A coach who helped buy shoes
A couple of years later, Balderas wanted to join the basketball team. But the shoes cost $65, and he knew his mom didn’t have the money. Balderas described having “limited coping skills” and giving up – an automatic reaction during his childhood.
“Poverty is more than just…” Balderas said before trailing off for a moment. “There’s an identity challenge with it. There’s stigma. There’s emotional insecurity. And then there’s just isolationism, where you don’t fit in in school and don’t know where you fit in anywhere in the world. I battled that.”
Then came one of those amazing moments in Balderas’ life. Coach Marquez bought the shoes for him and told him to repay the money in $5 monthly installments. That created “a monthly anxiety” for a teen who had little cash, and some shame that he needed the loan, but, Balderas said, “I wanted to play so bad.”
After Balderas made three successful payments, Coach Marquez canceled the remaining debt. And Balderas got to play basketball.
“It sounds so cliché, but it really isn’t. Basketball, the opportunity to compete, changed my life,” he said. “It was one of the first times where I socially felt like I was developing confidence.”
A ride to Boys State
Soon thereafter, Mary Schutz, the school’s principal, told Balderas he had been nominated to attend New Mexico Boys State, a summer leadership and citizen program that teaches high school students about the importance of participating in government. He thanked her, then planned to drop the issue. His mother could not afford to send him to New Mexico Military Institute in Roswell, where the event was held that year.
But Schutz and her husband, whose son had also been nominated, offered to drive Balderas. So he went.
“There I was in the dorms, realizing that it was quite an honor to go, and there were a lot of other talented students from all over the state,” Balderas said. “It was then I started thinking I could go to college.”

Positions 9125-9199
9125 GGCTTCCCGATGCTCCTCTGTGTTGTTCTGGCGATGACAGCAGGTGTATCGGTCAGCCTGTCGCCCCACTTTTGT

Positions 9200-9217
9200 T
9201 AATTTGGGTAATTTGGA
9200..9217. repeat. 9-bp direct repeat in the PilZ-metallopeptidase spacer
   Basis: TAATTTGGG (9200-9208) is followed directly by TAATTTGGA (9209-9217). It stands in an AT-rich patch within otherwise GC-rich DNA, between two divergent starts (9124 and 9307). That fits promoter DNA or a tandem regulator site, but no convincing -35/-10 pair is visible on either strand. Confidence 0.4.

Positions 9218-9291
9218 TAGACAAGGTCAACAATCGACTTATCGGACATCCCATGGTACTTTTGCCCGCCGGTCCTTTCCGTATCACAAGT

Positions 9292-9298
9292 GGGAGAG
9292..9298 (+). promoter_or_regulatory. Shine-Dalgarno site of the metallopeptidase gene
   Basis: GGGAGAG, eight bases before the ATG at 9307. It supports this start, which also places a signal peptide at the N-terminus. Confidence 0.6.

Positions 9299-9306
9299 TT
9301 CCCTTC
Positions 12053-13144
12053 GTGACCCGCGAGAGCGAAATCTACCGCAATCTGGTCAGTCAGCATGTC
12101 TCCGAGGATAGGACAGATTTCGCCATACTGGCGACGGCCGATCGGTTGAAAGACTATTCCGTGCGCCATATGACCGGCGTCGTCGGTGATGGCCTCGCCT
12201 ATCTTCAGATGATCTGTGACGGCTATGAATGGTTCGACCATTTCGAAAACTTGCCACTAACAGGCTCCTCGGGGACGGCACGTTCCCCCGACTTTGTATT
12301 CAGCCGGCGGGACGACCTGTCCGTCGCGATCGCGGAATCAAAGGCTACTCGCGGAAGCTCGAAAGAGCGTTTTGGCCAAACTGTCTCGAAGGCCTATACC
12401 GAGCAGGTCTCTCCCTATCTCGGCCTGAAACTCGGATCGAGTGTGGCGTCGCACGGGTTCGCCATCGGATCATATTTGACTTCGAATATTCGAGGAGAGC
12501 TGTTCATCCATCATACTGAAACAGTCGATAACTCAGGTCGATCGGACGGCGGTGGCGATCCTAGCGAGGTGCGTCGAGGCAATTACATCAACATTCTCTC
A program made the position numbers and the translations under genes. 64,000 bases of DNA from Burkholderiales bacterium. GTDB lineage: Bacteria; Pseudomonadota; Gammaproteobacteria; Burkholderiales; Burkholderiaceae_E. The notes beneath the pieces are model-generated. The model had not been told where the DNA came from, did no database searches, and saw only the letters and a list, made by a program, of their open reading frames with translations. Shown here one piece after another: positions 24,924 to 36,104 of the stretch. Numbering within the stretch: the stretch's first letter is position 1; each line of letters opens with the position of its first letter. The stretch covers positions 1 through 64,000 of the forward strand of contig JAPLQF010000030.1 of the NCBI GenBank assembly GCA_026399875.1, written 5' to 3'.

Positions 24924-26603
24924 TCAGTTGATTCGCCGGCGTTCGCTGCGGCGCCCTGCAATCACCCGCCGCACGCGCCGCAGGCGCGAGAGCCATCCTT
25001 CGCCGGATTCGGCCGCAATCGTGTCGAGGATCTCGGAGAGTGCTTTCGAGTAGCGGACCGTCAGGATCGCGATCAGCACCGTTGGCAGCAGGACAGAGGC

To that point – he was 15 or 16 – Balderas said he had been a “welfare kid” who wore hand-me-down clothes donated by the local Church of Christ. In a high school with only a few dozen students, “the kids know you’re wearing their clothes,” he said.
“So being the food-stamp kid, it was very shameful those early teen years – but then I began to develop confidence from Boys State, playing basketball,” he said.
Becoming a ‘more reliable’ worker
Life started to change after that. Balderas said he became a “more reliable” worker and started getting jobs working on ranches around Wagon Mound and at the local gas station.
“They’d give me $20 to unload a semi and buy me a burger, and I thought I won the lottery,” Balderas said. “They noted they couldn’t get that kind of work ethic out of their kids.”
Hearing such praise, Balderas said, further built his confidence.
Among the ranchers who employed him was Bill Seidman, a former head of the U.S. Federal Deposit Insurance Corporation in Washington and an economic adviser to three Republican presidents.
Balderas recalls talking with Seidman about what it was like to work for a president. And he realized he was having a conversation with someone who had been hugely successful – and that he, a teen from Wagon Mound, could have such conversations with successful people.
Balderas called it “One of the first positive experiences that I had with someone in both government and business.”